Rio 2016 Olympics: Kenya agrees 'roadmap' to anti-doping compliance

Hassan Wario
Kenyan minister for sport Hassan Wario was part of the delegation that travelled to Canada

Kenya's government has agreed a "roadmap" that increases the likelihood of the country's athletes competing at the Olympic Games in Rio this summer.

The World Anti-Doping Agency (Wada) declared Kenya "non-compliant" on 12 May after it missed two deadlines to show it is tackling cheating.

If Kenya remains in violation of Wada, the International Olympic Committee could ban its athletes from the Games.

But Kenya's government said it "should have representation" at Rio 2016.

Were the country to be absent from the Games, it would mean some of the world's top athletes missing out on potential medal chances.

They include David Rudisha, who would be denied the chance to defend the 800m title he won at the London 2012 Games.

The country topped the medal table at the 2015 World Athletics Championships in Beijing with seven gold medals.

Archive: BBC sports editor Dan Roan is told by unnamed athletes that doping is commonplace in Kenya.

After discussions at Wada's headquarters in Montreal, the organisation's director-general David Howman said he was confident Kenya could make the necessary changes to become compliant "very quickly".

"If the laws are amended as agreed today, I have no doubt Wada's compliance review committee would recommend the foundation board revokes Anti-Doping Agency of Kenya's non-compliance status," he added.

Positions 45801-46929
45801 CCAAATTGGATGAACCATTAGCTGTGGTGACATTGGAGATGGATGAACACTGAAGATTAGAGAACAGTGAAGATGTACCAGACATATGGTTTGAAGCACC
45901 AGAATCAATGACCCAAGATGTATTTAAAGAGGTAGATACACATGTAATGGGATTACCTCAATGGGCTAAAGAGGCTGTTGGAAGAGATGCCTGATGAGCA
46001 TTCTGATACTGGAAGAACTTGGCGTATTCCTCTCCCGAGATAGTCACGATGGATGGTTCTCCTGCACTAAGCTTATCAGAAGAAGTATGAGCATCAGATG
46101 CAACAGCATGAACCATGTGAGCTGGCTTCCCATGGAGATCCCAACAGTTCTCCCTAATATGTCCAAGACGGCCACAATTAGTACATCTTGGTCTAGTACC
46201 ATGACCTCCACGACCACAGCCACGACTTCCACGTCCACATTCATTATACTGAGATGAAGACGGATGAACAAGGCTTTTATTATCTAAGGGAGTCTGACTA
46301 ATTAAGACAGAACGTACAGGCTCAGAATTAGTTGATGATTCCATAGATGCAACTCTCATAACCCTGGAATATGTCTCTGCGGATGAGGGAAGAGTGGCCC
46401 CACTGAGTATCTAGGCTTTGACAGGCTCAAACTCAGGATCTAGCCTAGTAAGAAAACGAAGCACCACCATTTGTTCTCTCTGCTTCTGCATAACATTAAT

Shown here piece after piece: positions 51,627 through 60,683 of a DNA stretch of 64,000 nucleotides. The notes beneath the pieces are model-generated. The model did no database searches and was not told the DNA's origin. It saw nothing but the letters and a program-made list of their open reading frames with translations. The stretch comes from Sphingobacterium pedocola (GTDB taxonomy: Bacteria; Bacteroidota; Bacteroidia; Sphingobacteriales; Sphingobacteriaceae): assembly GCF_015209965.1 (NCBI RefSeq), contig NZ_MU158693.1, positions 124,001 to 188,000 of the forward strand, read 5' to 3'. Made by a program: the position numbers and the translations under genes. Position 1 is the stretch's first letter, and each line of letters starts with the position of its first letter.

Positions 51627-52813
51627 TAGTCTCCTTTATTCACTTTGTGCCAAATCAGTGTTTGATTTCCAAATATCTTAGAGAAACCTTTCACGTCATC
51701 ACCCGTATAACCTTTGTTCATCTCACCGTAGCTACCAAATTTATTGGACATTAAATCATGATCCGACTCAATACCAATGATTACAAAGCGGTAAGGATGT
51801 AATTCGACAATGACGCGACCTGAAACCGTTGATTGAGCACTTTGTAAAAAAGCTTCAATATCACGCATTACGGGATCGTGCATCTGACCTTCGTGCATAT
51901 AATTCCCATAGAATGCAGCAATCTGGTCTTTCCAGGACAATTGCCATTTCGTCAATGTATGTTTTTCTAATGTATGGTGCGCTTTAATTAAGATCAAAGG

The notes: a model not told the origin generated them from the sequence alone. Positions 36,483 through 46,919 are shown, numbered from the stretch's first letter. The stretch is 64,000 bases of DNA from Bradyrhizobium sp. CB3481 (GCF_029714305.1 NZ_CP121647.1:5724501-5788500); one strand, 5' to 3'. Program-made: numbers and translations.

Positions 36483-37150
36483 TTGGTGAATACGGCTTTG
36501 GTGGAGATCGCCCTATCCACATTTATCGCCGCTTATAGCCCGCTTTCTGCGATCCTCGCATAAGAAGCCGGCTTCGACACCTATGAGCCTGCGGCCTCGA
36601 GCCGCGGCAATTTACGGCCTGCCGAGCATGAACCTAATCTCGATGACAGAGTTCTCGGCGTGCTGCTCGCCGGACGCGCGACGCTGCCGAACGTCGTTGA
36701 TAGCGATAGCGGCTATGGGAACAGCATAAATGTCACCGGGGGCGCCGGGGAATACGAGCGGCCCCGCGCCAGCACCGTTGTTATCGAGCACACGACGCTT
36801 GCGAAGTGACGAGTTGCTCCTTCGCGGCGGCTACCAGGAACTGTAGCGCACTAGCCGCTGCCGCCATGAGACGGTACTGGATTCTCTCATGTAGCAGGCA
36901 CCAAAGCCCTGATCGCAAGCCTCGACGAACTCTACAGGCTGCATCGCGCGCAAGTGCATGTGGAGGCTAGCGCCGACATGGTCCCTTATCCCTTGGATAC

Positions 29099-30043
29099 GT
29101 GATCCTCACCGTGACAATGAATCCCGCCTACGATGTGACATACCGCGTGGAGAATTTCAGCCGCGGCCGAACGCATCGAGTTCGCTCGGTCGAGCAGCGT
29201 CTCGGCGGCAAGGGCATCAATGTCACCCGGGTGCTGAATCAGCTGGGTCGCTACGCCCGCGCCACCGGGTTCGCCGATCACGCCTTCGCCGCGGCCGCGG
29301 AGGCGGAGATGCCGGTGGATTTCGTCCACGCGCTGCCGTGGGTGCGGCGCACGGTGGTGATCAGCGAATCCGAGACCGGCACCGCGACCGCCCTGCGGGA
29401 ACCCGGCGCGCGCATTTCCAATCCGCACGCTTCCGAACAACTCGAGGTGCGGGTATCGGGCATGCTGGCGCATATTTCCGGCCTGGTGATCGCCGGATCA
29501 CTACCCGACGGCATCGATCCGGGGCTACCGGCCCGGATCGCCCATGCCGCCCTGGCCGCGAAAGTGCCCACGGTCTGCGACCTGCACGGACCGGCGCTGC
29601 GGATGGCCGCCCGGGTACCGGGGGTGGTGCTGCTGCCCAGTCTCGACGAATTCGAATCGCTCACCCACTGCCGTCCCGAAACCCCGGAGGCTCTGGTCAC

Kenya introduced new criminal laws as part of an anti-doping bill in April, creating a national testing authority and making doping an offence punishable by imprisonment.

That was widely expected to satisfy Wada, which had demanded changes after 40 Kenyan athletes failed drugs tests in a period since 2011.

David Were, chair of the Kenya parliament sports and welfare committee, told the BBC at the time he was "shocked" when Wada - which placed Kenya on a "watch-list" in February - instead downgraded it to "non-compliant".

A statement from the Anti-Doping Agency of Kenya said Wada "commended Kenya for acting in good faith and demonstrating strong commitment by developing its anti-doping law; and, acknowledged that more than 80% of the law was in fact compliant with the code".